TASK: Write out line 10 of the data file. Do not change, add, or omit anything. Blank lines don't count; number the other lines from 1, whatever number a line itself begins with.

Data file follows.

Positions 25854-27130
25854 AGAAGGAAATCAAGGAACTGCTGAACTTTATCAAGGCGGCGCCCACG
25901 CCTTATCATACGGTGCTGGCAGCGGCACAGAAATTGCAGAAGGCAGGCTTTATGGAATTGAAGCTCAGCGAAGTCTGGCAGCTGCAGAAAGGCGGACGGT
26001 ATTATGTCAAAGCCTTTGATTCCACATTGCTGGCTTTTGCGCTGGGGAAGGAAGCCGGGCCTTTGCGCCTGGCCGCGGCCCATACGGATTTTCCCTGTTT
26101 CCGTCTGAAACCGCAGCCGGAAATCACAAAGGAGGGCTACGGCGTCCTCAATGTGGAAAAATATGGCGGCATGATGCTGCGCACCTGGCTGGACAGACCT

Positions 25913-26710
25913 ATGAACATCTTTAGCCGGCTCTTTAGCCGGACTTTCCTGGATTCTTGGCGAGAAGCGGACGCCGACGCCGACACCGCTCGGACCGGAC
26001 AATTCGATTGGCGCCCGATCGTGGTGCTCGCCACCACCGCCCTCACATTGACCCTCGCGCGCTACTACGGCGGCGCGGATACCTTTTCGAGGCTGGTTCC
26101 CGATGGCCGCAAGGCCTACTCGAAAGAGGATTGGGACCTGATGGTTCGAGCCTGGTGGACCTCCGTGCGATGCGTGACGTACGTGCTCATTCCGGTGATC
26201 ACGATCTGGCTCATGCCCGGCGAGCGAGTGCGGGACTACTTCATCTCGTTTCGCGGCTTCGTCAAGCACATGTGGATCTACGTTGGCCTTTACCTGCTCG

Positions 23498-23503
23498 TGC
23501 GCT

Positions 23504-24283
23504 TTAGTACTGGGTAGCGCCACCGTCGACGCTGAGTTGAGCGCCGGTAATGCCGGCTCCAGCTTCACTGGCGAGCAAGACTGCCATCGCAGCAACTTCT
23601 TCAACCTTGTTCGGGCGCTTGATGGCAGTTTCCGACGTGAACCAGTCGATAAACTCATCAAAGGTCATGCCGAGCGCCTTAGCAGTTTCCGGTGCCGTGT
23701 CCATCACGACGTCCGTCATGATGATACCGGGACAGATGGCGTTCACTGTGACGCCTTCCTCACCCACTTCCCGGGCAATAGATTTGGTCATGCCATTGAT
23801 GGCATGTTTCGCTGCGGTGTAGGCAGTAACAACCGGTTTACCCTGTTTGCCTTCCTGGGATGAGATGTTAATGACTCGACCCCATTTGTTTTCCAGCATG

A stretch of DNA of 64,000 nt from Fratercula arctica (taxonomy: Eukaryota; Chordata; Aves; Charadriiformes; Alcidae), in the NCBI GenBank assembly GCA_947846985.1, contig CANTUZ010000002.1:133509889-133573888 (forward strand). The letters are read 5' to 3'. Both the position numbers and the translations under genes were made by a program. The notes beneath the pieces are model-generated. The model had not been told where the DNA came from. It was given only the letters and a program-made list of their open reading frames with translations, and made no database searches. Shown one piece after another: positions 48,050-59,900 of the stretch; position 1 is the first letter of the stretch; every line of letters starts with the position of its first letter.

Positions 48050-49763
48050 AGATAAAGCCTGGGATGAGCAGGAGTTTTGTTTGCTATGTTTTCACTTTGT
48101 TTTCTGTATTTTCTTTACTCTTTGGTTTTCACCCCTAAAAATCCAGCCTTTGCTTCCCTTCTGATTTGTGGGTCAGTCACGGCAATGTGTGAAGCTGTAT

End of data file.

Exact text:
26201 ACGATCTGGCTCATGCCCGGCGAGCGAGTGCGGGACTACTTCATCTCGTTTCGCGGCTTCGTCAAGCACATGTGGATCTACGTTGGCCTTTACCTGCTCG